The 2023 executive council, being sworn in by the honorable Karen Nakasone, associate judge intermediate court of appeals. (Photo by Kristen Nemoto Jay)

Along with the recognition of the Uchinanchu of the Year award, there was the introduction of outgoing officers, a message from the 2022 past president David Jones and current president Clarisse Kobashigawa and the installation of other incoming elected officials: Brandon Nakasone (president-elect); Jodie Ching (vice president); Ryan Hunt (vice president); Greg Kuwazaki (vice president); David Shinsato (vice president); Sandra S. Yanagi (executive secretary); Wendy Horikami (assistant executive secretary); Chikako Nago (Japanaese language secretary); Courtney Takara (treasurer); Brianne Yamada (assistant treasurer); David Jones (immediate past president); Dave Arakawa (advisor); Lynn Miyahira (advisor); Norman Nakasone (advisor); Roy Arakaki (advisor); Gail Watanabe (advisor); Chris Iwamura (at-large member); Aolani Yamasato-Gragas (at-large member); Wesley Yonamine (at-large member); Kathleen “Kathy” Matsuda (Hawai‘i isle representative); Robert Kaneshiro (Hawai‘i isle representative); Christine Hondo (Maui isle representative); Jonathan Chun (Kaua‘i isle representative); Gwen Fujie (club representative); Joy (Shimabukuro) Schoonover (club representative); Jessica Yamamoto (club representative); and Mark Higa (business advisory and audit committee chair). There was also a special karii to the guests and HUOA and a presentation of sports awards. Entertainment was provided by Chinagu Eisa Hawaii and Hawaii Okinawa Creative Arts, Dustin Ebesu, Hooge Ryu Hana Nuuzi No Kai Nakasone Dance Academy, Tamagusuku Ryu Senju Kai Hawaii Frances Nakachi Ryubu Dojo, Dexter Teruya, Afuso Ryu Gensei Kai Hawaii Shibu, Ryukyu Sokyoku Koyo Kai and Ryukyu Koten Afuso Ryu Ongaku Kenyu Choichi Kai Hawaii, Yuttai Kwattai and Urizun Minyo Group. The program was lively and smooth, thanks to emcees David Arakawa and Jon Itomura. There was also food provided by A Catered Experience and beer by Beer Lab HI. 


The Year of the Rabbit sprang into action with two major cultural events that shared the same weekend in January: The Night in Chinatown Festival (which included the Lunar New Year parade) from Friday and Saturday, Jan. 13-14 in Chinatown and the ‘Ohana Festival on Sunday, Jan. 15 at the Japanese Cultural Center of Hawai‘i. Both events attracted thousands of people of all ages, eager to celebrate Hawai‘i’s diverse cultural traditions after two years of retrenchment due to the COVID-19 pandemic.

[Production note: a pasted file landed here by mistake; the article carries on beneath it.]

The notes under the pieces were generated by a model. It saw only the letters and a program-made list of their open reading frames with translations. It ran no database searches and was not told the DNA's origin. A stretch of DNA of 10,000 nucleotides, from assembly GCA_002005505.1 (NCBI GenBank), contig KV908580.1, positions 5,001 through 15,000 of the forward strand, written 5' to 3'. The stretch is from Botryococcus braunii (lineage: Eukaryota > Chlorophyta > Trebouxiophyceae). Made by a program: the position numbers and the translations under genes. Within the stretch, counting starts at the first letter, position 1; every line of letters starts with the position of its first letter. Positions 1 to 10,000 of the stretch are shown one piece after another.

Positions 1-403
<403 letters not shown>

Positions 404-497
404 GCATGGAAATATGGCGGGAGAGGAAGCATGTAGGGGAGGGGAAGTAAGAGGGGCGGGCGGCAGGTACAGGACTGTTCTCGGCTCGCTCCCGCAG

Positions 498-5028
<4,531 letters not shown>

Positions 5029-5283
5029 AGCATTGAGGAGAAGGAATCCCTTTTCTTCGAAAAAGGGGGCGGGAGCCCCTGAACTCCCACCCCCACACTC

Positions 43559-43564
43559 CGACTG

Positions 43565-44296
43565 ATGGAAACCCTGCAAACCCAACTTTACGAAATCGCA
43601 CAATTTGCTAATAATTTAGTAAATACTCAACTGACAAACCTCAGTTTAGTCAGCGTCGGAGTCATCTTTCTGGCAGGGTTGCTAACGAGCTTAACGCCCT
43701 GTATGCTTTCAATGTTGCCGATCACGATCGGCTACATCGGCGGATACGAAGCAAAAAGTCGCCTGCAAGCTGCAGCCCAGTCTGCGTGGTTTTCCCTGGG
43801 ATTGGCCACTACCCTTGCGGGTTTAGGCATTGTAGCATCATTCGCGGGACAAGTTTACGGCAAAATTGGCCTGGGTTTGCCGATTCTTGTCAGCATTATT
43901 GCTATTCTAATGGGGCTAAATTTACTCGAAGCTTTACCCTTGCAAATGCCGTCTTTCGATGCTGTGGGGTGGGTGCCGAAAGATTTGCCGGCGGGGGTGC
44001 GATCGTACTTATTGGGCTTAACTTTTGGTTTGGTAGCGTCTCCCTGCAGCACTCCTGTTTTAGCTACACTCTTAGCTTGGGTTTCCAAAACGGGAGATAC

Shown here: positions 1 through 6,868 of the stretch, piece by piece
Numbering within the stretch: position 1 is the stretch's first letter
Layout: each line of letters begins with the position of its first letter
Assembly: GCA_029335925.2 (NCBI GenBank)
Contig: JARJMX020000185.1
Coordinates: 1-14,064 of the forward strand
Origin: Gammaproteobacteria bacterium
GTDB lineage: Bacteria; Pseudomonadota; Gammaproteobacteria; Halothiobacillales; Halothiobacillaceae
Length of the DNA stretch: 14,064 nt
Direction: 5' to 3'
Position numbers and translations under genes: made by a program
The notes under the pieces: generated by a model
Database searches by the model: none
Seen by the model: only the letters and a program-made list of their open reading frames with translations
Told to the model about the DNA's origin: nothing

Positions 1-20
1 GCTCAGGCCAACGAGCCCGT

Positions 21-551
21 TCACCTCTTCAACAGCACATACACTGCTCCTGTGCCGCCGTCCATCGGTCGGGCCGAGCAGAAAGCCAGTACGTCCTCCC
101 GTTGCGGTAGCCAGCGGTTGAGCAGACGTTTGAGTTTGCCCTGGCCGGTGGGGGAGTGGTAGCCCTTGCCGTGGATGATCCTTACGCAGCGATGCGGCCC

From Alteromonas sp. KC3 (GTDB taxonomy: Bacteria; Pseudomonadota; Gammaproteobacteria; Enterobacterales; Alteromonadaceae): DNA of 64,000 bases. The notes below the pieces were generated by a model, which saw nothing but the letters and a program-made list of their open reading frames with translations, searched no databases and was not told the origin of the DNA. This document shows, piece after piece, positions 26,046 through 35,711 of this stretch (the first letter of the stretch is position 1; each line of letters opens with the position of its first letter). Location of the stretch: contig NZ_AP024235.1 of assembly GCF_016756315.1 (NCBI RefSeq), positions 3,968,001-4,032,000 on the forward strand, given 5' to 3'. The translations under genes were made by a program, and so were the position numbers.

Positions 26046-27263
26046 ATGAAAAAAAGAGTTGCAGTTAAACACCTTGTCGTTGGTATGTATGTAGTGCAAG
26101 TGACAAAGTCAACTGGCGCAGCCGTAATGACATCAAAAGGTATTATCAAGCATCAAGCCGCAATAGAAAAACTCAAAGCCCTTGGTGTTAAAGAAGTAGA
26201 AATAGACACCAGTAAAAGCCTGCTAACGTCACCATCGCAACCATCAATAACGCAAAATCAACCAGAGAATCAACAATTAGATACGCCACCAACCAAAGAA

The good news is that the celebrations continue into February at Hawaii’s Plantation Village with its Lunar New Year celebration on Saturday, Feb. 4 from 9 a.m. to 2 p.m. at 94-685 Waipahu Street in the Waipahu Cultural Garden Park. The event will feature a Chinese lion dance by the Lung Kong Physical Culture Club, entertainment and demonstrations, food booths, keiki games and prizes, genealogy information, cooking demonstrations by the Waipahu High School Culinary Program, crafts for sale in the plantation gift shop and country store, and a Playbuilders of Hawai‘i Theater Company tent. Admission and parking are free, with a free shuttle service from Waipahu Elementary School. More information can be found on the HPV website at hawaiiplantationvillage.org.

Playbuilders Hawai‘i Theater Company is currently looking for actors and community members willing to work together to create, write and design a play about caregiving. Called “Malama the Caregivers,” the organization hopes the resulting play will have a positive and meaningful impact on caregivers in Hawai‘i. People interested in this project can visit their website at playbuilders.org or meet those associated with the project in person by the Bodhi tree at the HPV Lunar New Year event.

Then on Saturday, March 4 at 11 a.m., also at HPV, author Gail Okawa will be sharing stories from her meticulously researched book, “Remembering Our Grandfathers’ Exile: US Imprisonment of Hawai‘i’s Japanese in World War II” in an illustrated talk called “Remembering Our Grandfathers’ Exile: The Many Infamies of December 7, 1941.” (Okawa’s book was reviewed by author and historian Tom Coffman in the July 2, 2021, issue of The Hawai‘i Herald.) HPV hopes to host a traveling exhibit of the Santa Fe Internment Camp in New Mexico where hundreds of Issei (first-generation Japanese immigrants) were imprisoned. HPV already has a permanent exhibit depicting the Honouli‘uli Internment Camp that was located in Kunia. Over the years, Okawa and a number of other researchers have played an important role in ensuring that this period in Hawai‘i’s history is not forgotten and that the personal stories of Hawai‘i’s internees are dignified and honored through remembrance. A limited number of books will be available for sale at the event.

– Written by Kevin Kawamoto